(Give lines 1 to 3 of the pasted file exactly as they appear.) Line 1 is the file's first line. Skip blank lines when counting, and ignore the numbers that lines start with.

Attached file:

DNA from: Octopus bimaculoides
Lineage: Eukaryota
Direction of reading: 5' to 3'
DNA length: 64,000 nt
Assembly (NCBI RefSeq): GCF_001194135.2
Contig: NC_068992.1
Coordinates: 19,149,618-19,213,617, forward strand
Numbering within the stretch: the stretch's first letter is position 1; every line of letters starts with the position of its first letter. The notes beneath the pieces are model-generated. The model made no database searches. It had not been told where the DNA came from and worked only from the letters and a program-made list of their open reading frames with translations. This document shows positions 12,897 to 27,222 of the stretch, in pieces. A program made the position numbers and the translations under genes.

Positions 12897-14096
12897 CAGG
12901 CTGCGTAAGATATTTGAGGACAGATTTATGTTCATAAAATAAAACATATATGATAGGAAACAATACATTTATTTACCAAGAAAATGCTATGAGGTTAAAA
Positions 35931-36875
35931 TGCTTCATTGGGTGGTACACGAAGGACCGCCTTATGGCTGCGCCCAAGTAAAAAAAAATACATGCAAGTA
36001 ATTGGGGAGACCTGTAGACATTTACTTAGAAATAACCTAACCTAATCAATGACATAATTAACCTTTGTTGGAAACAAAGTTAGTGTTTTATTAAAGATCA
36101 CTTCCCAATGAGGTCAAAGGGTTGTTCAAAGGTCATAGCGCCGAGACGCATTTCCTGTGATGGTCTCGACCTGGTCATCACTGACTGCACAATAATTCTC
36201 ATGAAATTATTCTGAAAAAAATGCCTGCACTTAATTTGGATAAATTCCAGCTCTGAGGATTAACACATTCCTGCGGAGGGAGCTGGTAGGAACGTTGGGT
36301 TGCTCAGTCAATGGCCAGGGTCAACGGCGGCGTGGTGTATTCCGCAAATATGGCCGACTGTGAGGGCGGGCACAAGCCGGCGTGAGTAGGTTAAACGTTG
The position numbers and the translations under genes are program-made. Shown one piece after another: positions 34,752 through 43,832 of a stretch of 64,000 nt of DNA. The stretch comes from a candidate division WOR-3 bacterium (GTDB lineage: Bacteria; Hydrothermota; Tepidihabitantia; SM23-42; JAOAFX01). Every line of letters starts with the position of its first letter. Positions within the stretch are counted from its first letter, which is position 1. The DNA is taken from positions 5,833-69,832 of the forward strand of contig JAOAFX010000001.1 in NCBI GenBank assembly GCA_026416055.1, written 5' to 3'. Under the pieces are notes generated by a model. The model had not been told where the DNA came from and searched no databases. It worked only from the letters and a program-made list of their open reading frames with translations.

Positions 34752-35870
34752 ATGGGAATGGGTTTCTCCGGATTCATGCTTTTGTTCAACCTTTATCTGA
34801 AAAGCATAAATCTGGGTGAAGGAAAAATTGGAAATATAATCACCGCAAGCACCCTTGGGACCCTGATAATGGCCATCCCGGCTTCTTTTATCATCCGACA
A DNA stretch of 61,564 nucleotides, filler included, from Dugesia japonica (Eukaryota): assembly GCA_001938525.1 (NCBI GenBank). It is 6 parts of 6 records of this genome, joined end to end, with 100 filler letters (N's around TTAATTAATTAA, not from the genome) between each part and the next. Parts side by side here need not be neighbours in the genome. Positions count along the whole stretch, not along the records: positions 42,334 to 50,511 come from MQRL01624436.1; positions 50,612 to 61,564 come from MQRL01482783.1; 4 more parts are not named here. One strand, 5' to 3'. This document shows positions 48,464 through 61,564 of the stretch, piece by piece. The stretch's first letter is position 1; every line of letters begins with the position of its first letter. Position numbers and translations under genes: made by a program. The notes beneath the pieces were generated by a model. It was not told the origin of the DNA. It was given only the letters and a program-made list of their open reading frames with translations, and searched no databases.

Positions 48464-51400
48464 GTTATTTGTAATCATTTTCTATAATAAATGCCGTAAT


DNA from: Octopus bimaculoides
Lineage: Eukaryota
Direction of reading: 5' to 3'